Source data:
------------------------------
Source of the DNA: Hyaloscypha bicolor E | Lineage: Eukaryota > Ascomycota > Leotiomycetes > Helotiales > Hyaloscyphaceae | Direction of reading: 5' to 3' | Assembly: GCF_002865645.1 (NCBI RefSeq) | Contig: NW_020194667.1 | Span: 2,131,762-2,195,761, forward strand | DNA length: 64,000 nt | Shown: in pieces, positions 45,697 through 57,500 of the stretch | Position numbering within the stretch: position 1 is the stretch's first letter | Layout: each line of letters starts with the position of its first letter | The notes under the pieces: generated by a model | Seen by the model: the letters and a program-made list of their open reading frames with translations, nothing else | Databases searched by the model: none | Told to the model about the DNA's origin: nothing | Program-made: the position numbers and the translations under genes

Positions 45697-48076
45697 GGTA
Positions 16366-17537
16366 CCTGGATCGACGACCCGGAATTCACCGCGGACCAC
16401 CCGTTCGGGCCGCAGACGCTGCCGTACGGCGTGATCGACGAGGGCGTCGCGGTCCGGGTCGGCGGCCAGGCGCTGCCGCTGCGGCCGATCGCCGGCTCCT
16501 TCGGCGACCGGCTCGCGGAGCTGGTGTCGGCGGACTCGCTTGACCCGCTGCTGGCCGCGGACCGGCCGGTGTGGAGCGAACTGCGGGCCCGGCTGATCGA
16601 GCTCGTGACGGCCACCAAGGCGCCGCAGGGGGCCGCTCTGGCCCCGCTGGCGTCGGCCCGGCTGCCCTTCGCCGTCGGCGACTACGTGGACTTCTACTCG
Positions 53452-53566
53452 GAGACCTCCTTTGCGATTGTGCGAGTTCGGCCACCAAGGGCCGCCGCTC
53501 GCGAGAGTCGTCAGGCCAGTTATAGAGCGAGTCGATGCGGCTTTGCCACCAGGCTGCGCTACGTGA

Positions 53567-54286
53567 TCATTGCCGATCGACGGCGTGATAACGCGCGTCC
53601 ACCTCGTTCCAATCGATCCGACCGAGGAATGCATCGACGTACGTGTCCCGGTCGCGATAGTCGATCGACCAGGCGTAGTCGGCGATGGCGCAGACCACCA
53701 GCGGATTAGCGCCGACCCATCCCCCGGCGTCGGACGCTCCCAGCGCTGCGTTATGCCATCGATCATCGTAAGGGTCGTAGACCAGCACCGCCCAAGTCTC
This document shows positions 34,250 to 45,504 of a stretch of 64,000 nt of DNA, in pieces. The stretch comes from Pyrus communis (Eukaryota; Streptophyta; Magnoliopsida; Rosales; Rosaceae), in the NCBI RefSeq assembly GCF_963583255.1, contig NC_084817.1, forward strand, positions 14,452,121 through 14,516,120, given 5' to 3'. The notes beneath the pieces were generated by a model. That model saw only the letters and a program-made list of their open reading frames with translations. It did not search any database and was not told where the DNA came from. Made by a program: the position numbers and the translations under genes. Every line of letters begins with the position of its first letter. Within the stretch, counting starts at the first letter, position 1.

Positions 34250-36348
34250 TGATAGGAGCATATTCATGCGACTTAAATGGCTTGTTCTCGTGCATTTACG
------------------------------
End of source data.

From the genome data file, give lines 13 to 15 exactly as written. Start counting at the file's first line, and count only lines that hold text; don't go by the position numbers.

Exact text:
53567 TCATTGCCGATCGACGGCGTGATAACGCGCGTCC
53601 ACCTCGTTCCAATCGATCCGACCGAGGAATGCATCGACGTACGTGTCCCGGTCGCGATAGTCGATCGACCAGGCGTAGTCGGCGATGGCGCAGACCACCA
53701 GCGGATTAGCGCCGACCCATCCCCCGGCGTCGGACGCTCCCAGCGCTGCGTTATGCCATCGATCATCGTAAGGGTCGTAGACCAGCACCGCCCAAGTCTC